Lessons from History: Soweto and the Intifada
I have always been fascinated by two other major political movements initiated by teenagers – the 1976 Soweto uprising in South Africa and the first Palestinian Intifada in 1987. Both were influenced by a circumstances I consider even more important than either demographics or high youth unemployment. The factor characterizing both the Soweto uprising and the first Intifada is the widespread breakdown of parental authority, which is quite common during periods of social upheaval. This, in turn, leads to precocious development of personal autonomy in teenagers. The link between this breakdown of parental authority and youth rebellion is a major theme of my young adult novel The Battle for Tomorrow: a Fable .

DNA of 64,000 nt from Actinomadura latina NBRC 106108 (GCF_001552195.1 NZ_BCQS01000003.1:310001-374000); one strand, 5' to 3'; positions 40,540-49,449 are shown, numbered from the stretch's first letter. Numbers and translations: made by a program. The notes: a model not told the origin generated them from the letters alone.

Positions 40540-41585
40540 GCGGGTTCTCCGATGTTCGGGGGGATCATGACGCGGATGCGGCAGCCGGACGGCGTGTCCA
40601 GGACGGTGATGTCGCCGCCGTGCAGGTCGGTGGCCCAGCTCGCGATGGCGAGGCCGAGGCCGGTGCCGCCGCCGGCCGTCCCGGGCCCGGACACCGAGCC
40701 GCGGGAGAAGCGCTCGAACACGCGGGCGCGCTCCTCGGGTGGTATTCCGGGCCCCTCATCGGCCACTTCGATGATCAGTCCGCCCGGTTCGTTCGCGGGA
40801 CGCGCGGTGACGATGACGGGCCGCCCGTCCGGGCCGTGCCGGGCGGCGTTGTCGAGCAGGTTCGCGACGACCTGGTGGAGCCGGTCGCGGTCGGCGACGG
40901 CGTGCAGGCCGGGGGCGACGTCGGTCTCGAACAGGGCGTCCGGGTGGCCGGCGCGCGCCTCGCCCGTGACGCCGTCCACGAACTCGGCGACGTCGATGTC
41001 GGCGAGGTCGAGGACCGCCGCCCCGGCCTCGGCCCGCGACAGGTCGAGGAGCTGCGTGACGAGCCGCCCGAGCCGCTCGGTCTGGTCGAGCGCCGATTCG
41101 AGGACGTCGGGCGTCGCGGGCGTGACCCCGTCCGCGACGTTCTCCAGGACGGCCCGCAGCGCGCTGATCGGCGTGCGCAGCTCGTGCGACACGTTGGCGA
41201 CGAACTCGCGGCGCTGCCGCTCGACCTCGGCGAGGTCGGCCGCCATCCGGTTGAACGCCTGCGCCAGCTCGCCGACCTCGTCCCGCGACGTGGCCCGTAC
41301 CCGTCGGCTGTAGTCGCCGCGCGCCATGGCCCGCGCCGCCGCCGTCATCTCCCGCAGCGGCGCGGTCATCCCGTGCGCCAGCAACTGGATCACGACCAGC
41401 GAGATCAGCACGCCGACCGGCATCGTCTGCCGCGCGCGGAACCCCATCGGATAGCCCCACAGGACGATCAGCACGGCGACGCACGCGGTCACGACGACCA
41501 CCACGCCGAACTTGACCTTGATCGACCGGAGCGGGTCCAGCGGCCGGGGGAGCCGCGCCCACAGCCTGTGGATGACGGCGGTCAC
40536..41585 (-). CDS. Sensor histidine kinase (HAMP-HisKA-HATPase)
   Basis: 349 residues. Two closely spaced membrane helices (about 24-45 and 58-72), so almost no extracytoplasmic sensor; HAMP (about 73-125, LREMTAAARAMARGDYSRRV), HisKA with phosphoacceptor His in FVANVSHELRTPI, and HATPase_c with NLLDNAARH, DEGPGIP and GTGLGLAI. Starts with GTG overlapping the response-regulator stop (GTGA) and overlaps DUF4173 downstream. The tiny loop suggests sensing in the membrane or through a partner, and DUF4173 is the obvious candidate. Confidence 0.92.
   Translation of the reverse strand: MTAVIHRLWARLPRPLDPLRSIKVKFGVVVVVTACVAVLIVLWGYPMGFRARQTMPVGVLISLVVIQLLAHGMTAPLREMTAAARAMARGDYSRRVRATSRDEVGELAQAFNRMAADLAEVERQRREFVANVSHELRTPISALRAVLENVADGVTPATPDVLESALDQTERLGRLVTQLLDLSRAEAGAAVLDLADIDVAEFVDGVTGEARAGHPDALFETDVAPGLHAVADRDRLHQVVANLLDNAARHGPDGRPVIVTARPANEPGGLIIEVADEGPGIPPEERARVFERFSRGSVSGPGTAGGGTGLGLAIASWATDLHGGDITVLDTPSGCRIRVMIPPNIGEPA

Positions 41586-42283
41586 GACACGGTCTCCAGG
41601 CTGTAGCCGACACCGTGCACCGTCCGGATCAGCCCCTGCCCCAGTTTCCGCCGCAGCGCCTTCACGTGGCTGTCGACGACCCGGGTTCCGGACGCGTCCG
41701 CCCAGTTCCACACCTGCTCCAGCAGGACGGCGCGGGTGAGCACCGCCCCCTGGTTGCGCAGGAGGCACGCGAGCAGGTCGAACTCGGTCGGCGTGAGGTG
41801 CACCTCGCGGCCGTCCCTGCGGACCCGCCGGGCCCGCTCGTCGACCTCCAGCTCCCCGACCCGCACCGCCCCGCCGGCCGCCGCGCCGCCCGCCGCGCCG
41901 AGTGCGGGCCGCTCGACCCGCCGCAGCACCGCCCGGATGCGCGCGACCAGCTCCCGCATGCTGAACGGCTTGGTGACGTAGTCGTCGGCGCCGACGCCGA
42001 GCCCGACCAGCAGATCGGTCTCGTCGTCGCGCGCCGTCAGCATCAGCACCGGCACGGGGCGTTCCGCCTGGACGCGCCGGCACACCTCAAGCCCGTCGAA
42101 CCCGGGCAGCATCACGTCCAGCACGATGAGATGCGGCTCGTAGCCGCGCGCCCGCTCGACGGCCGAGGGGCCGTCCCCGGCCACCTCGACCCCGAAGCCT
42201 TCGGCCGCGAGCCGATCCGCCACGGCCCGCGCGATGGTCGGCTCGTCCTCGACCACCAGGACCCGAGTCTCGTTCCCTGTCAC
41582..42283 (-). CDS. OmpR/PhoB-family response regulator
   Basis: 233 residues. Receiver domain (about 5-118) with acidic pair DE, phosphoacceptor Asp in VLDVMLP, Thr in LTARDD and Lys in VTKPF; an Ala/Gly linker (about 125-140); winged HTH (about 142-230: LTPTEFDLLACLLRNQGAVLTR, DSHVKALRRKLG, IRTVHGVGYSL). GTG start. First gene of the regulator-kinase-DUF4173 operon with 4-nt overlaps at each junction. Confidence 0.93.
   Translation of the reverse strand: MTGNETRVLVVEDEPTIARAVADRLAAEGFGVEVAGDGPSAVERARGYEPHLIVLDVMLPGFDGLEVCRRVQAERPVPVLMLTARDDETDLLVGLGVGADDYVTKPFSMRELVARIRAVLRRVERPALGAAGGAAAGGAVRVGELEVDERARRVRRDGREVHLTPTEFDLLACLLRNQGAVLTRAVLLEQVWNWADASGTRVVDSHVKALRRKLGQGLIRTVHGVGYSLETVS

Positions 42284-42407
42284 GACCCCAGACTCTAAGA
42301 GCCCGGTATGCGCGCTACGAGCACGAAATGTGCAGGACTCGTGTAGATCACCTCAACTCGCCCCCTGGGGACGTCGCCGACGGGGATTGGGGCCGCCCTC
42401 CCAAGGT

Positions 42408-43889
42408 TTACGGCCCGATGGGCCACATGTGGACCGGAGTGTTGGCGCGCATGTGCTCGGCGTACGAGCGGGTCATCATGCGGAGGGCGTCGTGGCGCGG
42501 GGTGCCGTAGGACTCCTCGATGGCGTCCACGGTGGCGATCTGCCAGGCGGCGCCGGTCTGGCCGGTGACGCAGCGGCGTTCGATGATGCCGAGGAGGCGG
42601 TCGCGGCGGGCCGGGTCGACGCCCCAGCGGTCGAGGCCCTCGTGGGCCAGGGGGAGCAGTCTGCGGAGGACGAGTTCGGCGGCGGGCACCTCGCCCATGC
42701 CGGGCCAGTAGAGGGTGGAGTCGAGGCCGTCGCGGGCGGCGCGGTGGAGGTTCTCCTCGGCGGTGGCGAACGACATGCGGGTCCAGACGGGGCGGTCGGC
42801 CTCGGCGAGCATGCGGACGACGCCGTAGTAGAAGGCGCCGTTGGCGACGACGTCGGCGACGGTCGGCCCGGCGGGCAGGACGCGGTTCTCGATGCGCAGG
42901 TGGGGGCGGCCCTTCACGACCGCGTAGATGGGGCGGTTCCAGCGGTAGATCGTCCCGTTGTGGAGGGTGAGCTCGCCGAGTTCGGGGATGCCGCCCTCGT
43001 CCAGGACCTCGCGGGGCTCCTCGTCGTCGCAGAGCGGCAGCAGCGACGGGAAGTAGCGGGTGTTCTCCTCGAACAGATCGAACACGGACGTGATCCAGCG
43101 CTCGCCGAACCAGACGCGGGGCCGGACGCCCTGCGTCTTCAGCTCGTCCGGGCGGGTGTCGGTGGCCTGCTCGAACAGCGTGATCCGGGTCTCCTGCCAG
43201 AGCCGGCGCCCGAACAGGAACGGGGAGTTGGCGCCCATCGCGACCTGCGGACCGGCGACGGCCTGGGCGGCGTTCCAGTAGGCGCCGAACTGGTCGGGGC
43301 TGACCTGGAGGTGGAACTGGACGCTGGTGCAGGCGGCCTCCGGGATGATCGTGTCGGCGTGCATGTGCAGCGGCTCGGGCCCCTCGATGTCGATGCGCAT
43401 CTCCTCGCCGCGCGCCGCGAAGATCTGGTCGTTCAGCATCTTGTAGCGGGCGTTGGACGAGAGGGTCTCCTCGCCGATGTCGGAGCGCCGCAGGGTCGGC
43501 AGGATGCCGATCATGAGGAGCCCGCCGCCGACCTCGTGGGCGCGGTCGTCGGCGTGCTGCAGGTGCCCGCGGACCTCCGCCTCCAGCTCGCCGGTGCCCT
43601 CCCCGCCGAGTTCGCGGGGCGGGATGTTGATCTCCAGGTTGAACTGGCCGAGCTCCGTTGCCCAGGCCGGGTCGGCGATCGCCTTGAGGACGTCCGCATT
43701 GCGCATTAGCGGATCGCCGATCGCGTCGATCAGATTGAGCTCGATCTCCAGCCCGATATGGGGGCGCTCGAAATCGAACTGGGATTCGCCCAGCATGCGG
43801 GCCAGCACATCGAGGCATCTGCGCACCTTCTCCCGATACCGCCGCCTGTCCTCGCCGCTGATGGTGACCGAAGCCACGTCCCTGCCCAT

I believe both the Soweto uprising and the first Intifada have important implications for political change in the US, given present trends in American families. Over the past two decades, declining earning power has forced most parents (men and women) to work extremely long hours, leaving them have little time or energy for their kids. In many families teenagers are essentially raising themselves – which has very important implications for generation Z activism.
To be continued, with a look at the Soweto uprising and the first Intifada.